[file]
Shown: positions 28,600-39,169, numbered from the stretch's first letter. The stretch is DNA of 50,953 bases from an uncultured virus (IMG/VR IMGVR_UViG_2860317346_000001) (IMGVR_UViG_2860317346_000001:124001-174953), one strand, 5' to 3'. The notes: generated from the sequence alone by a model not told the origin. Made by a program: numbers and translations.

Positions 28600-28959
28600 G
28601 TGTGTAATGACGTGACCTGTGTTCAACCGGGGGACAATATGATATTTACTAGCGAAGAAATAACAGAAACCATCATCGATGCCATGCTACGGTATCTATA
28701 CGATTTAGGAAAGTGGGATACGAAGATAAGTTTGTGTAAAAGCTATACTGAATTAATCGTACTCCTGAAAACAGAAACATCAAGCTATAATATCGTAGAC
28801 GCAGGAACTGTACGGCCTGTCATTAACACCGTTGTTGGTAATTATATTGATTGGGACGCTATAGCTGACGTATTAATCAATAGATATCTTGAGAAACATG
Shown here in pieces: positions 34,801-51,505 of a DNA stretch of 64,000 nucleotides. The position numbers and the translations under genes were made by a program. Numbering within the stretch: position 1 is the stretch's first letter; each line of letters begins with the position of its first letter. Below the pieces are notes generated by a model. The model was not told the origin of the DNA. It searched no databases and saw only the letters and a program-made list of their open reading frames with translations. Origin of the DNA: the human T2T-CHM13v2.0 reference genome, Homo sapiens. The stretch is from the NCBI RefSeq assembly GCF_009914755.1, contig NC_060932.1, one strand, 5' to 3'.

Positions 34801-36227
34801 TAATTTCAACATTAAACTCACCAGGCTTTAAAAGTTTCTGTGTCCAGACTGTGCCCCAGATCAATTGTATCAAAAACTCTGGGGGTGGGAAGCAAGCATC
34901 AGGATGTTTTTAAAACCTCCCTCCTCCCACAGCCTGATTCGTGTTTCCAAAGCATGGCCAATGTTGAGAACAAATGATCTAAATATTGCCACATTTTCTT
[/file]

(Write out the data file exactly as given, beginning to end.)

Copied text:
Shown: positions 28,600-39,169, numbered from the stretch's first letter. The stretch is DNA of 50,953 bases from an uncultured virus (IMG/VR IMGVR_UViG_2860317346_000001) (IMGVR_UViG_2860317346_000001:124001-174953), one strand, 5' to 3'. The notes: generated from the sequence alone by a model not told the origin. Made by a program: numbers and translations.

Positions 28600-28959
28600 G
28601 TGTGTAATGACGTGACCTGTGTTCAACCGGGGGACAATATGATATTTACTAGCGAAGAAATAACAGAAACCATCATCGATGCCATGCTACGGTATCTATA
28701 CGATTTAGGAAAGTGGGATACGAAGATAAGTTTGTGTAAAAGCTATACTGAATTAATCGTACTCCTGAAAACAGAAACATCAAGCTATAATATCGTAGAC
28801 GCAGGAACTGTACGGCCTGTCATTAACACCGTTGTTGGTAATTATATTGATTGGGACGCTATAGCTGACGTATTAATCAATAGATATCTTGAGAAACATG
Shown here in pieces: positions 34,801-51,505 of a DNA stretch of 64,000 nucleotides. The position numbers and the translations under genes were made by a program. Numbering within the stretch: position 1 is the stretch's first letter; each line of letters begins with the position of its first letter. Below the pieces are notes generated by a model. The model was not told the origin of the DNA. It searched no databases and saw only the letters and a program-made list of their open reading frames with translations. Origin of the DNA: the human T2T-CHM13v2.0 reference genome, Homo sapiens. The stretch is from the NCBI RefSeq assembly GCF_009914755.1, contig NC_060932.1, one strand, 5' to 3'.

Positions 34801-36227
34801 TAATTTCAACATTAAACTCACCAGGCTTTAAAAGTTTCTGTGTCCAGACTGTGCCCCAGATCAATTGTATCAAAAACTCTGGGGGTGGGAAGCAAGCATC
34901 AGGATGTTTTTAAAACCTCCCTCCTCCCACAGCCTGATTCGTGTTTCCAAAGCATGGCCAATGTTGAGAACAAATGATCTAAATATTGCCACATTTTCTT